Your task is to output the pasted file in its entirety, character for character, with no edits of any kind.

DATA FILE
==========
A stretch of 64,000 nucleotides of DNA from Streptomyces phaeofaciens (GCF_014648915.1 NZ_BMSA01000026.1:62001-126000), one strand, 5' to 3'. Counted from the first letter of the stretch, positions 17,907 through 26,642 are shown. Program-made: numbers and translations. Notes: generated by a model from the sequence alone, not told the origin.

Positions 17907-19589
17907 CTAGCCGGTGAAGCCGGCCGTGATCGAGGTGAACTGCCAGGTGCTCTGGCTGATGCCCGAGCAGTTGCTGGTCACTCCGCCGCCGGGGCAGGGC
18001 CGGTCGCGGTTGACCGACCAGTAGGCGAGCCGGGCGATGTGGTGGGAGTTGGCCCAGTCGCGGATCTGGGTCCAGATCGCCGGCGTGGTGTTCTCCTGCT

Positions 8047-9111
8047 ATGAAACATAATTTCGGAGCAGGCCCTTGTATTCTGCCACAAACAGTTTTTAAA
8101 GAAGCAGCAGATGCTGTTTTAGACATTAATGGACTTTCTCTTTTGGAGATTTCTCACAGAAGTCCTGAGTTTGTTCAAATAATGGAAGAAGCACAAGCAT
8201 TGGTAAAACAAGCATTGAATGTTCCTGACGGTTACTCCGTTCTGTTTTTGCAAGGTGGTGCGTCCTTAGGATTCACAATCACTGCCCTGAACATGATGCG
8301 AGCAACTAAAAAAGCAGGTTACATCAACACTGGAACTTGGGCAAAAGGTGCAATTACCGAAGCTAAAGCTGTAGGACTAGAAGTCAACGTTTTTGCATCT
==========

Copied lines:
A stretch of 64,000 nucleotides of DNA from Streptomyces phaeofaciens (GCF_014648915.1 NZ_BMSA01000026.1:62001-126000), one strand, 5' to 3'. Counted from the first letter of the stretch, positions 17,907 through 26,642 are shown. Program-made: numbers and translations. Notes: generated by a model from the sequence alone, not told the origin.

Positions 17907-19589
17907 CTAGCCGGTGAAGCCGGCCGTGATCGAGGTGAACTGCCAGGTGCTCTGGCTGATGCCCGAGCAGTTGCTGGTCACTCCGCCGCCGGGGCAGGGC
18001 CGGTCGCGGTTGACCGACCAGTAGGCGAGCCGGGCGATGTGGTGGGAGTTGGCCCAGTCGCGGATCTGGGTCCAGATCGCCGGCGTGGTGTTCTCCTGCT

Positions 8047-9111
8047 ATGAAACATAATTTCGGAGCAGGCCCTTGTATTCTGCCACAAACAGTTTTTAAA
8101 GAAGCAGCAGATGCTGTTTTAGACATTAATGGACTTTCTCTTTTGGAGATTTCTCACAGAAGTCCTGAGTTTGTTCAAATAATGGAAGAAGCACAAGCAT
8201 TGGTAAAACAAGCATTGAATGTTCCTGACGGTTACTCCGTTCTGTTTTTGCAAGGTGGTGCGTCCTTAGGATTCACAATCACTGCCCTGAACATGATGCG
8301 AGCAACTAAAAAAGCAGGTTACATCAACACTGGAACTTGGGCAAAAGGTGCAATTACCGAAGCTAAAGCTGTAGGACTAGAAGTCAACGTTTTTGCATCT